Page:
While the past few days have been too hot for many people to do much outside, as the Fourth of July weekend approaches, it's going to be too wet for many people to do much outside.
It's still muggy, but after reaching 100 degrees on Wednesday, the drop in temperature feels quite nice, even if the humidity is still high.
A fire hose of moisture is setting its sight on southern New England. Showers and some thunderstorms will arrive this afternoon and evening, and could be accompanied by heavy downpours. I don't expect any severe weather. It's still likely to reach around 80 degrees Thursday afternoon.
We're on the warm side of a frontal system today. This front will take until late tonight to pass south of New England, at which point a different air mass will arrive. Since we will still be close to the front on Friday, showers are most likely the first part of the day.
The steady rain tapers to showers in the afternoon, but it's not going to become dry and sunny. Temperatures will be in the lower 70s Friday at best, but the really cool weather comes the next day.
Showers can't be ruled out Saturday either, although it won't be steady rain. The most notable part of Saturday is going to be the temperatures, which will stay in the 60s.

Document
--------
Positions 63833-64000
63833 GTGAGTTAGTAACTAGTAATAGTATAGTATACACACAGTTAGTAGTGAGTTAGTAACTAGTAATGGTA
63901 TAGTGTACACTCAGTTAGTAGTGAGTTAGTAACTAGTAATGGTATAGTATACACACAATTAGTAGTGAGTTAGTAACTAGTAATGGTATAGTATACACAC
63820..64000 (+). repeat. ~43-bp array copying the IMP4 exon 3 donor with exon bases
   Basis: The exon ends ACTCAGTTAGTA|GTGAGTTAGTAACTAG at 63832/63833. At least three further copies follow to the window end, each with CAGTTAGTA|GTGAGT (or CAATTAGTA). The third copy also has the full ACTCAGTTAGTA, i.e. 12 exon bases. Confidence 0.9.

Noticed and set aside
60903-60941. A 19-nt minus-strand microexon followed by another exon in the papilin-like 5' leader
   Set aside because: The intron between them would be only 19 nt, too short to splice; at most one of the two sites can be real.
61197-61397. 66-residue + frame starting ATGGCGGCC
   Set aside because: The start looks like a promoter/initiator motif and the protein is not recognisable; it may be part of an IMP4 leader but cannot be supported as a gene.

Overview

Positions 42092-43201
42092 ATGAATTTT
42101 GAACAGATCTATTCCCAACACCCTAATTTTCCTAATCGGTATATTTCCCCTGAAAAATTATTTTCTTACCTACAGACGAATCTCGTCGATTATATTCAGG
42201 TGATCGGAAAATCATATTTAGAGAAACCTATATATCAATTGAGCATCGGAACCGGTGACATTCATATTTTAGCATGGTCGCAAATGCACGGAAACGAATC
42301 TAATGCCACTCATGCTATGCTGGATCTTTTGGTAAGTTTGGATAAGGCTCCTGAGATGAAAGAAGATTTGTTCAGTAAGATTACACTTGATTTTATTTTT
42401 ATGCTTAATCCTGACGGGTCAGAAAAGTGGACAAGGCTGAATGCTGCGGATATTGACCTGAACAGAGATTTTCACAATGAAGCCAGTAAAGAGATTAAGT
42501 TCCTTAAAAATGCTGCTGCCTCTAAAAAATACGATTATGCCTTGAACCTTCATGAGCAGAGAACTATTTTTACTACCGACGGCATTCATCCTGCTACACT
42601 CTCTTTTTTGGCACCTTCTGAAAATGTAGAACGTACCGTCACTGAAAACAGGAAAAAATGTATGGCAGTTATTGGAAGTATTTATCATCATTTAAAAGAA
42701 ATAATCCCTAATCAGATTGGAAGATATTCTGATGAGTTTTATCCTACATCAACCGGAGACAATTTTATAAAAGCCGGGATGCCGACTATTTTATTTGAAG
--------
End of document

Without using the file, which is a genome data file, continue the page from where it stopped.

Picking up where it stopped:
The coldest high temperature for July 3 is 61, set back in 1941. It's unlikely that we'll tie or break that record, but we'll definitely be within striking distance. There will be several hours where it stays in the 50s post-sunrise, even more amazing after all the heat.
Sunday shows a little improvement and won't be as chilly, with temperatures getting back into the low to mid-70s. There could be a couple of showers the first part of the day, but the trend will be for drier weather.
Monday will be warm. Temperatures get back into the upper 70s and lower 80s, along with an abundance of sunshine. If you're lucky enough to not be working, this is definitely the best day of the holiday weekend.
It's a similar forecast if you are headed up to northern New England, with less rain across Northern Vermont, New Hampshire and Maine — areas that desperately need it and are in drought.
The chilly air won't last. Look for 90-degree weather to return Tuesday.